Obsidian Portal – Thursday Feature – You Got Gaming In My Anime

Author: ChainsawXIV

Aside from being things that normals put in the “kids’ stuff” category, tabletop RPGs and anime don’t appear to have a lot in common, so right about now you may be asking yourself, “Self, why is there a blog post about anime on Obsidian Portal?”

The answer to that question is actually pretty simple: anime has been hugely influenced by games over the years, and has ended up with some pretty valuable lessons to teach us about how we organize our games, build our game worlds, and go about telling our stories. Free of physical constraints on action, characters, and setting, it’s in anime that traditional linear entertainment runs closest to the metal of the dynamic, imaginative stories we tell around the gaming table.

If I set out to list off fantastical anime with settings and events you might find in your tabletop game, we’d be here all night as I went through a list of practically all the anime ever made, so instead let’s look at a select few of those that have been most closely touched by games.

Everything is better with elves. (Video: Record of the Lodoss War)

First on this list must inevitably be the classic Record of the Lodoss War. This fantasy adventure was actually written first as a system-agnostic setting for pen and paper RPGs, and is noteworthy as much for motivation as anything else. If an RPG setting background could get turned into an animated classic in 1990, imagine where your own work could go in the future…


Hand me my number seven rod, if you please. (Video: The Tower of Druaga)

But from there we’ll skip forward almost 20 years to 2008’s Tower of Druaga. Not because there weren’t any gaming inspired shows in those two decades – there were, shows like Berserk and Bastard!! certainly fit the bill – but because it marks the appearance of an ongoing trend of shows that are almost but not quite aware they take place inside a game.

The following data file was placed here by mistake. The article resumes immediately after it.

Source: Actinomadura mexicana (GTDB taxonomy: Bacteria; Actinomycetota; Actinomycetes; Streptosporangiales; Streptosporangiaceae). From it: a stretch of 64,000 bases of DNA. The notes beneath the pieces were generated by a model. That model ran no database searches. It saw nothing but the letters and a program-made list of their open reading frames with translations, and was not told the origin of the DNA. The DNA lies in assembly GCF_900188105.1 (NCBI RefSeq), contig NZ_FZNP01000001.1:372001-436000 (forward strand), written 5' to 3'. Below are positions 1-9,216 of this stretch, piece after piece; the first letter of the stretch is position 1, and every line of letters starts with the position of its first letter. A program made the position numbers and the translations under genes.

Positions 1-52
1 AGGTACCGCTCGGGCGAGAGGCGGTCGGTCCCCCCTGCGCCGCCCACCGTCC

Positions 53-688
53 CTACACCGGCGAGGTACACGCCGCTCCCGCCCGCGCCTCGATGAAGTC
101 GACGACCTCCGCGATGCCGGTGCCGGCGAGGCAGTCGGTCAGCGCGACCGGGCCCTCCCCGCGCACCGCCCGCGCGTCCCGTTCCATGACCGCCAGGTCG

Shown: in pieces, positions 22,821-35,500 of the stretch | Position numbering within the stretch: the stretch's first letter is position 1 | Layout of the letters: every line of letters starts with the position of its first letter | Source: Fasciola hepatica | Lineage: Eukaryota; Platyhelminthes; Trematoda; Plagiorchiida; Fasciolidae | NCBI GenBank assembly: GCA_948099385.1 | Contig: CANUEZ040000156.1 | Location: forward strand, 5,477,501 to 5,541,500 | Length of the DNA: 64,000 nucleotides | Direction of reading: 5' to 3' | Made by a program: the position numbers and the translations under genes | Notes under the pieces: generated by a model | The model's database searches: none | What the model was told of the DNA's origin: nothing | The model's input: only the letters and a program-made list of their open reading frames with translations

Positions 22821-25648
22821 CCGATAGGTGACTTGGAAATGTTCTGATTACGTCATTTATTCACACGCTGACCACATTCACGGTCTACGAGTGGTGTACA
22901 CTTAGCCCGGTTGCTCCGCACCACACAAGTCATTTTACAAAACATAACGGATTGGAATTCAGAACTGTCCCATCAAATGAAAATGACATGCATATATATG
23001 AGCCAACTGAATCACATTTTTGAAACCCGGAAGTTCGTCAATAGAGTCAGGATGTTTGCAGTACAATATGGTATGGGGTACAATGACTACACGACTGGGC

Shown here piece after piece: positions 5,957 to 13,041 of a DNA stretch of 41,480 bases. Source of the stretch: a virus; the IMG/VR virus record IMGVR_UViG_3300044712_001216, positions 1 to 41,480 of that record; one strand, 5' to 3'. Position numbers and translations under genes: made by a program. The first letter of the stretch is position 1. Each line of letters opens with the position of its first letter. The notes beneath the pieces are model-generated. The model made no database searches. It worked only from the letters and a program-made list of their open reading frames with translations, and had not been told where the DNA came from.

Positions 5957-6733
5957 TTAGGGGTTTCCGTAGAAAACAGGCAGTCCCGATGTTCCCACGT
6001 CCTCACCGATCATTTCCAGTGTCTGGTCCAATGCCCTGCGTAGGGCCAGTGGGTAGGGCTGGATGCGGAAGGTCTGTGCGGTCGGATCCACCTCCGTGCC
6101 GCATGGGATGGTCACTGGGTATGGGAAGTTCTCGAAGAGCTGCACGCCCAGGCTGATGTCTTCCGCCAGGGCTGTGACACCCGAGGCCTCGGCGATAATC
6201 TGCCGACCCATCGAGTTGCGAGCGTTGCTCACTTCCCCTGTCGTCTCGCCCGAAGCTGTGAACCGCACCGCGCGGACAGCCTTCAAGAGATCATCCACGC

Watching the series and its 2009 second season, it’s easy to see the dungeon crawling adventure come to life here. You can even spot some classic gamer archetypes, like the guy who can’t quite get in character and insists that his wizard plays golf, and one of his party members is his caddy.


Every floor of that is a whole dungeon. Have fun getting to the top. (Video: Sword Art Online)

After a few more years, this line of thinking transformed itself yet again, emerging from its cocoon in the form of series which literally take place inside games. Most notable of these are Sword Art Online, and Log Horizon, both of which follow the adventures of players trapped inside their own game – the former focusing on the character drama, while the later gives more attention to the world building and the adventurers’ impact on the game world itself.


Having lost her kingdom in a card game notwithstanding… (Video: No Game No Life)

These literal adventure game series are complemented on the other side by shows like No Game No Life, and The Problem Children Are Coming From Another Planet, which instead follow people transplanted from the “real” world into settings which – rather than being games themselves, are ruled by games and their outcomes.


The Icons, From Left: The Knight, The Hero, The Demon Queen. Awkward. (Video: Maoyu)

There are ultimately countless anime out there which are inspired by games and can provide inspiration for your games in turn – like Maoyu, for example, which started as a play written on a forum and ended up as something 13th Age players may find oddly familiar – so find a show that sounds like fun, and check it out. With any luck you’ll be entertained, and you might just find your next adventure idea or character concept along the way.

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